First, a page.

A Black Tuesday

Posted: June 16, 2016 in Accidents, Bikes
Tags:

Black as in a bad bicycle accident, black as in bad luck, but lots of red as I was bleeding a lot. From the head. 2.30 pm. Tuesday 31st of May 2016.

Trying to recall the events in detail, 16 days later is no mean feat, but I’d like to think I am recovering well enough to remember every moment. There will be lots of words and graphic photos (from my dear wife’s phone cam) so be warned.

Running errands on my bikes have become second nature. Took out the 16in wheel Bike Friday tikit for a test ride, while getting a late lunch at 2 pm, sending my Coleen’s tights to a neighbourhood tailor, to be altered and then off to the supermarket for some supplies, seemed like another mundane bike ride. Job done in under an hour.

Those familiar with Bishan will know where the Bishan Loft Condo is. On Street 11. There’s a slight downslope to the left as one heads toward Braddell Road. A quiet neighbourhood street, with thankfully little traffic on a weekday afternoon. I crashed near the big tree in the photos, managed to pick myself up and walked to sit down under it.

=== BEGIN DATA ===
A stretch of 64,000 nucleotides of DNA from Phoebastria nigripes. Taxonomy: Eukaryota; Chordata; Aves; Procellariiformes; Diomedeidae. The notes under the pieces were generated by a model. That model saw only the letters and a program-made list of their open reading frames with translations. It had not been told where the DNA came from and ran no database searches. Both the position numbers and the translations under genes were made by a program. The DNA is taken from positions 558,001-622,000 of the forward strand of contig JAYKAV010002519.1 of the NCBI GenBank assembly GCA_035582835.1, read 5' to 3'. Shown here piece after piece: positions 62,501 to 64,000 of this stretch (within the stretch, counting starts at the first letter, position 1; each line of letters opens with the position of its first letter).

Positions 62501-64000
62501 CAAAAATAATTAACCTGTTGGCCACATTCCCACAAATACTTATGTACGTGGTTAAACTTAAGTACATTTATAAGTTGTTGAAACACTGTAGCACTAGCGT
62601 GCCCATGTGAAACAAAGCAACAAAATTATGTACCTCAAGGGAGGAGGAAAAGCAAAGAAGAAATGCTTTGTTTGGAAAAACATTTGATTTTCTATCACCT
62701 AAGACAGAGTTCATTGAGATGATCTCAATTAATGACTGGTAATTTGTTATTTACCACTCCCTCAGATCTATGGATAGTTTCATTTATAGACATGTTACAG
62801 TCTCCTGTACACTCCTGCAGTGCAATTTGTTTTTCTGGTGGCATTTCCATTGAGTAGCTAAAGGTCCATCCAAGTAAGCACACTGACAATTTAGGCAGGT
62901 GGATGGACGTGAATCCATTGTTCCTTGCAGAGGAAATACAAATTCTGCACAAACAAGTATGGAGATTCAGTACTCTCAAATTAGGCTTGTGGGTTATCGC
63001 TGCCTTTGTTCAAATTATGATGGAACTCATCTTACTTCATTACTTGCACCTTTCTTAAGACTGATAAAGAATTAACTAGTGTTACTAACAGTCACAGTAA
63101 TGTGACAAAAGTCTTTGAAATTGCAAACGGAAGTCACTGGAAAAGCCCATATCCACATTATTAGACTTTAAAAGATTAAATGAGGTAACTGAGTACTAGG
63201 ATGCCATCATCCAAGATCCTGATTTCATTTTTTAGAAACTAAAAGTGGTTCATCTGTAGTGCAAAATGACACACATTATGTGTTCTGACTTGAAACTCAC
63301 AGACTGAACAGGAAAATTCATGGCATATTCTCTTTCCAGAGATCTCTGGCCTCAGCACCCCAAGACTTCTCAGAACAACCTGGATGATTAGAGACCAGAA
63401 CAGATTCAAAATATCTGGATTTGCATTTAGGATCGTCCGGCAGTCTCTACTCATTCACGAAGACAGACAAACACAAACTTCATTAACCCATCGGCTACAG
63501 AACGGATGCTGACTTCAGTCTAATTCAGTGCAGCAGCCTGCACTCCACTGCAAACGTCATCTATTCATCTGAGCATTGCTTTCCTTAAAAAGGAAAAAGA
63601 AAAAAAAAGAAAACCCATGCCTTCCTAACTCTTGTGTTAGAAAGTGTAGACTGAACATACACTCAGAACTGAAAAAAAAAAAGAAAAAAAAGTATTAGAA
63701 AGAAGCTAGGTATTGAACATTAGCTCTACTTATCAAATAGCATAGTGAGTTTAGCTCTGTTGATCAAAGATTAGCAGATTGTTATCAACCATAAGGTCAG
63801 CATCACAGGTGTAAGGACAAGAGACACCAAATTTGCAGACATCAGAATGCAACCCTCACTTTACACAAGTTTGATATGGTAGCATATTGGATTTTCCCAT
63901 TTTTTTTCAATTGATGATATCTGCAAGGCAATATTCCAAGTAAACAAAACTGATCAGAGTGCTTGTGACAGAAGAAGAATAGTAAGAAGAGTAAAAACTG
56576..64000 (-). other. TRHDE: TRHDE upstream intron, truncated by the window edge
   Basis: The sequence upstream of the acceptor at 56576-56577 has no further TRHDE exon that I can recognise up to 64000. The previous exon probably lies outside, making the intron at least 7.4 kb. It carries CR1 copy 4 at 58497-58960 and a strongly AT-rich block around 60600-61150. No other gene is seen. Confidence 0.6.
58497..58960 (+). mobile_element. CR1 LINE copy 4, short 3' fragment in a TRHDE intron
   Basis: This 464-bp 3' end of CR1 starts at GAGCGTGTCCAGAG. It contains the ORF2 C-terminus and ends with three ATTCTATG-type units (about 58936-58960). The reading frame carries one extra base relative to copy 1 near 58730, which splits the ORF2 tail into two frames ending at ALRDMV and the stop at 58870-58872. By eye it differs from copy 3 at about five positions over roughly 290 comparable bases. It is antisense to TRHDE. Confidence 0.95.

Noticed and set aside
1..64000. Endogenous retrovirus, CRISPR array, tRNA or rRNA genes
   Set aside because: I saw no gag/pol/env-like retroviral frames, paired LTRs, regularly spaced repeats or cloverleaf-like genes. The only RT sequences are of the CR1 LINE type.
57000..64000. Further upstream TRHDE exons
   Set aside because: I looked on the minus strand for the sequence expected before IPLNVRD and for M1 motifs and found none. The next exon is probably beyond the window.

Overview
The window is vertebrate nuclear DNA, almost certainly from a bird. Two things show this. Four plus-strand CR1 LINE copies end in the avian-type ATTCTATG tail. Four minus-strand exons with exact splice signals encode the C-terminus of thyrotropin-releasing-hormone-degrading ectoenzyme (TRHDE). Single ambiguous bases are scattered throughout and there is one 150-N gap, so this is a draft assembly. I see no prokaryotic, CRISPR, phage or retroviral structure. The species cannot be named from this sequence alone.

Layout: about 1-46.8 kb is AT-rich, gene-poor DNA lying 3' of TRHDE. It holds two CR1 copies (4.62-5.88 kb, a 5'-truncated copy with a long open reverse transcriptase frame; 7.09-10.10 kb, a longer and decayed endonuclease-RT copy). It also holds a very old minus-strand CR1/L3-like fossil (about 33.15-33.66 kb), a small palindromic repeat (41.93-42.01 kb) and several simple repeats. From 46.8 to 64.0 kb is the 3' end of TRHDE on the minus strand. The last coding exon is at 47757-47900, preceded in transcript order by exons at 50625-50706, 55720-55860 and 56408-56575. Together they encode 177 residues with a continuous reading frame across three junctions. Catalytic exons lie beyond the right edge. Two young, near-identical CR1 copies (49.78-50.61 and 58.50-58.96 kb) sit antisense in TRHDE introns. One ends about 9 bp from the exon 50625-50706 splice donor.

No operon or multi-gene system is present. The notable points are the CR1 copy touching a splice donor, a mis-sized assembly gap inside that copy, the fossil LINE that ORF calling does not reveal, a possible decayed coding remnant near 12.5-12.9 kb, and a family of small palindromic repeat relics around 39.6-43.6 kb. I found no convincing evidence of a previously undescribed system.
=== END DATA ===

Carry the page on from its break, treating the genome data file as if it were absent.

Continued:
I really can’t remember the moments before the crash. It happened in milliseconds. Was not speeding but bikes do pick up speed on a small downslope even. Looks like the long lock that was hanging in the bike’s front rack, crept slowly downwards onto the front wheel, got tightly jammed between the tyre and mudguard/fender, front V brakes and wheel dropouts.

Instantaneous stopping, strong enough to severely bent the front fork way inwards. At least that was what I saw after I picked myself up, and held a hand against the  right forehead as blood was gushing out from a deep cut there as well as the right nostril.